Named buildings are easier to find!
Welcome back to our Targeted Editing series where today you can put on a sweater, or make OpenStreetMap data better! (Both take about the same amount of time.)
Read on for some basic uses for building names, and where you can check to see if you can use your local knowlege to add some names to buildings where they are needed.
How can building names be used?
Help with search. Addresses are great, but a building name can take you a long way towards finding where you want to go. Apartment complexes usually have names. Office buildings sometimes have names.
Help with routing. Routing and search often work together. If you would like to find a route to a building, but you don’t know the address, the name might help.
Help with labeling. The more you zoom in, the more labels you might see, but not if the features don’t have names.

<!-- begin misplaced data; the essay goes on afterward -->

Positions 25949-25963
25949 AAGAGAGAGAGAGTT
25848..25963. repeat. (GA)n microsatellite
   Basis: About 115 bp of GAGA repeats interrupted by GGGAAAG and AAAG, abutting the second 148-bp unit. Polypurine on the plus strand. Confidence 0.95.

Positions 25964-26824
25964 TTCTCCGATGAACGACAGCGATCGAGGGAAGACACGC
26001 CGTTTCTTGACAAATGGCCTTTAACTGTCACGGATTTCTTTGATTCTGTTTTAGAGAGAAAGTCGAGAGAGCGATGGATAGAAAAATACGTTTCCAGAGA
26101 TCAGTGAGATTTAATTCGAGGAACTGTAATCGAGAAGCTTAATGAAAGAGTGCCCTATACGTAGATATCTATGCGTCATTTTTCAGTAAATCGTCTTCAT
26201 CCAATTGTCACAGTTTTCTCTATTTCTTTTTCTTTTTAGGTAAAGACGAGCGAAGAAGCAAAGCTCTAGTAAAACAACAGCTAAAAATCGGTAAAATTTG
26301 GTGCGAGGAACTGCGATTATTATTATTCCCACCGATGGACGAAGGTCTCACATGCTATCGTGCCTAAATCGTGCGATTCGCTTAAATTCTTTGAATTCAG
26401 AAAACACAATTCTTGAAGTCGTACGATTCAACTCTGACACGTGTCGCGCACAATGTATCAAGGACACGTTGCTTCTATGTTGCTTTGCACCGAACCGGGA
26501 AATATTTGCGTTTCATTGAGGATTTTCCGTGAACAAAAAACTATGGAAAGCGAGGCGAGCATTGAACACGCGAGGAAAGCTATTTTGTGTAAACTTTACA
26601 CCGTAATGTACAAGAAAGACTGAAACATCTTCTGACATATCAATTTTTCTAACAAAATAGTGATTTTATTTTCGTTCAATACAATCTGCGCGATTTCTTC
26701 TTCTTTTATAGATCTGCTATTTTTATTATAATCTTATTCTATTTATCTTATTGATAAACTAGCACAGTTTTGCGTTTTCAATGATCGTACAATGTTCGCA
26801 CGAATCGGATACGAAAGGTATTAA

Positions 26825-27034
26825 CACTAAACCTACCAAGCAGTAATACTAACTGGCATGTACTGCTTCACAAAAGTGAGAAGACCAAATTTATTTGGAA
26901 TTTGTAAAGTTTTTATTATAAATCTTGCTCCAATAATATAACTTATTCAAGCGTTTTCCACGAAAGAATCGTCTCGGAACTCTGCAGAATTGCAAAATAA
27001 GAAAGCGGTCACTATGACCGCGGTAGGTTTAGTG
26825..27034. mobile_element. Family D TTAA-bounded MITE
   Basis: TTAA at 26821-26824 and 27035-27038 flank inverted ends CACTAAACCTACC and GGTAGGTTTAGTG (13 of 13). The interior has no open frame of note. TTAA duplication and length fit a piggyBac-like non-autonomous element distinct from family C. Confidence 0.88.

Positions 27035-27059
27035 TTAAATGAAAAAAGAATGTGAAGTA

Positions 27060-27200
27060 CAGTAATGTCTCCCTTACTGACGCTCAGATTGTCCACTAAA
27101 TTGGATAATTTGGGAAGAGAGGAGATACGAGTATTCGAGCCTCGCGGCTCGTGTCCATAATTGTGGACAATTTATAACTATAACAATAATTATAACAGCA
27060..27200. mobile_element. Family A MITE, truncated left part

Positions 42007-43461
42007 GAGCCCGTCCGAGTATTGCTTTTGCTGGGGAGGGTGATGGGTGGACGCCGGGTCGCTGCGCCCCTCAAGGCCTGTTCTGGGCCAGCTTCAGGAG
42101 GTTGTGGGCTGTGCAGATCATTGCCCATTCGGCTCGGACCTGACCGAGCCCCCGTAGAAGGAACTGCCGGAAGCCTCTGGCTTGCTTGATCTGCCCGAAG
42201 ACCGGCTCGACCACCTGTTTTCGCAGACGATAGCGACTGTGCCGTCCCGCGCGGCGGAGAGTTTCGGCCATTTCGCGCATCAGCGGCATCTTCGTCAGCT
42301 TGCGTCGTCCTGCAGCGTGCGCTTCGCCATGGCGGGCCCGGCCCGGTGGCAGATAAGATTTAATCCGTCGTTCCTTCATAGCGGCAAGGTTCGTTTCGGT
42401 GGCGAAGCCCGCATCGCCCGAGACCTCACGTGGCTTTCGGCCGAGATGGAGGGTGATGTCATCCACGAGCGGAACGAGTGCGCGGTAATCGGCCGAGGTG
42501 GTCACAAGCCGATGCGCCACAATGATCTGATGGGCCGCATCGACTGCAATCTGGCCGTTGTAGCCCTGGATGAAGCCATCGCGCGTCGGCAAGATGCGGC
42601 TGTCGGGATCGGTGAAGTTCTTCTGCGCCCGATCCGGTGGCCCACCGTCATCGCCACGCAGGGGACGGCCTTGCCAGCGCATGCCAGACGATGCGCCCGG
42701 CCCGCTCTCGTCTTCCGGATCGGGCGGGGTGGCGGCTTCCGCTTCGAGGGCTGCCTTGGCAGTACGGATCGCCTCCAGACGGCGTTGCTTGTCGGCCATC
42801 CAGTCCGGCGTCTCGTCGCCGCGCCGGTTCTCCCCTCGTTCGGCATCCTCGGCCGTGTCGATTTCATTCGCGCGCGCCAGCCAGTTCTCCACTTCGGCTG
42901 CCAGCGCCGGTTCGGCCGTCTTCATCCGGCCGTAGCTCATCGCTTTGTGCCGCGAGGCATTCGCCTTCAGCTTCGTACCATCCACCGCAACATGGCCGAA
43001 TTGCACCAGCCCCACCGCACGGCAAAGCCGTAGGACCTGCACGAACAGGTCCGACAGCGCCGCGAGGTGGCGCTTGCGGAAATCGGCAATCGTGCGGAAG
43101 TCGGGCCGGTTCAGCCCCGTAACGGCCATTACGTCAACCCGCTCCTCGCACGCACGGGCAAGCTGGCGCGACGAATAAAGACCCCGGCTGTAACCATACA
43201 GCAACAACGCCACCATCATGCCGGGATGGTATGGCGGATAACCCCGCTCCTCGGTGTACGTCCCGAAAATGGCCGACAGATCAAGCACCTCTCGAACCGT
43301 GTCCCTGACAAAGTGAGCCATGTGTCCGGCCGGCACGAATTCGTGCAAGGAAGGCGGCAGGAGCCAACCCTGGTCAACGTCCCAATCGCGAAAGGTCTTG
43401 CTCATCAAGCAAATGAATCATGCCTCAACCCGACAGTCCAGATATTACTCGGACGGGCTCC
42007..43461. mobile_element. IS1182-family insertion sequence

We are missing some building names here!
There are many different types of buildings, but check out this pie chart for residential & apartment buildings in Hong Kong:
How you can help improve buildings without names:
Here is a map styled by Peter Richardson & Nathaniel V. Kelso showing many residential & apartment buildings – check out the styling filters we use to highlight residential buildings with and without names. To add a name to a nameless residential building that should have one, hover over those that are bright blue to bring up an info bubble with links to editing tools.
Not familiar with Hong Kong? Search or pan over to your home town to contribute your local knowledge to the map. You will see your changes right away in OpenStreetMap and in Mapzen Vector Tiles within an hour, including the map right here on this page!
Note that if residential buildings are only tagged with
building=yes, they may not be highlighted on this map even if they have names. If you do want to tag these as
building=apartment, shift-click on the map to edit in iD. You can learn much more about building tag use at taginfo.
Need instructions on how to edit with iD? Here are some links to outstanding tutorials from LearnOSM, the OpenStreetMap wiki, and the United States Department of State’s Humanitarian Information Unit:
Thanks, and please check back soon for the next post in our series!
All the posts in the Targeted Editing series: